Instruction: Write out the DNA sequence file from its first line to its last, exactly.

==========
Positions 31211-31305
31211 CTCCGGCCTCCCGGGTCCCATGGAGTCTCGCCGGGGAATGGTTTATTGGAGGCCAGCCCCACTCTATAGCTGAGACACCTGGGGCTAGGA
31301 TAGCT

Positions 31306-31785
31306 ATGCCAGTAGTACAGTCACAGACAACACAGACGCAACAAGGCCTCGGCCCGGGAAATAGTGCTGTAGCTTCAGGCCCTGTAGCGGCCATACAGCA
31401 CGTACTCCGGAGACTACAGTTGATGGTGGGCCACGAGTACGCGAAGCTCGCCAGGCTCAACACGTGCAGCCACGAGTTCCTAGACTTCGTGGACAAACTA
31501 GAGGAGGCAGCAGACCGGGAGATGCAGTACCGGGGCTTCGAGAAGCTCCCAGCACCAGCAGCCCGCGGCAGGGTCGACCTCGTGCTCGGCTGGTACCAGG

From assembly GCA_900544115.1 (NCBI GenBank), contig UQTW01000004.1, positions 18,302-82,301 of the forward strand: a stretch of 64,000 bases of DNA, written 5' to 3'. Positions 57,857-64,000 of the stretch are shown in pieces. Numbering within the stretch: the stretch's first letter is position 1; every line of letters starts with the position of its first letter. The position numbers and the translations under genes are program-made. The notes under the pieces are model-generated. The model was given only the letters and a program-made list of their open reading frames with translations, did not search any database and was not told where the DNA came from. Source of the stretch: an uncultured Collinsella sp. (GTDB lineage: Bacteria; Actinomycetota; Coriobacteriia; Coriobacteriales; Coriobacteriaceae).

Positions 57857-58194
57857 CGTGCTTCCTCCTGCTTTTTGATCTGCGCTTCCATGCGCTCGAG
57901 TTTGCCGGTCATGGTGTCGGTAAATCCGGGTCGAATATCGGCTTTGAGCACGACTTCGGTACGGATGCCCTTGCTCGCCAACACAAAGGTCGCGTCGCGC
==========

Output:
Positions 31211-31305
31211 CTCCGGCCTCCCGGGTCCCATGGAGTCTCGCCGGGGAATGGTTTATTGGAGGCCAGCCCCACTCTATAGCTGAGACACCTGGGGCTAGGA
31301 TAGCT

Positions 31306-31785
31306 ATGCCAGTAGTACAGTCACAGACAACACAGACGCAACAAGGCCTCGGCCCGGGAAATAGTGCTGTAGCTTCAGGCCCTGTAGCGGCCATACAGCA
31401 CGTACTCCGGAGACTACAGTTGATGGTGGGCCACGAGTACGCGAAGCTCGCCAGGCTCAACACGTGCAGCCACGAGTTCCTAGACTTCGTGGACAAACTA
31501 GAGGAGGCAGCAGACCGGGAGATGCAGTACCGGGGCTTCGAGAAGCTCCCAGCACCAGCAGCCCGCGGCAGGGTCGACCTCGTGCTCGGCTGGTACCAGG

From assembly GCA_900544115.1 (NCBI GenBank), contig UQTW01000004.1, positions 18,302-82,301 of the forward strand: a stretch of 64,000 bases of DNA, written 5' to 3'. Positions 57,857-64,000 of the stretch are shown in pieces. Numbering within the stretch: the stretch's first letter is position 1; every line of letters starts with the position of its first letter. The position numbers and the translations under genes are program-made. The notes under the pieces are model-generated. The model was given only the letters and a program-made list of their open reading frames with translations, did not search any database and was not told where the DNA came from. Source of the stretch: an uncultured Collinsella sp. (GTDB lineage: Bacteria; Actinomycetota; Coriobacteriia; Coriobacteriales; Coriobacteriaceae).

Positions 57857-58194
57857 CGTGCTTCCTCCTGCTTTTTGATCTGCGCTTCCATGCGCTCGAG
57901 TTTGCCGGTCATGGTGTCGGTAAATCCGGGTCGAATATCGGCTTTGAGCACGACTTCGGTACGGATGCCCTTGCTCGCCAACACAAAGGTCGCGTCGCGC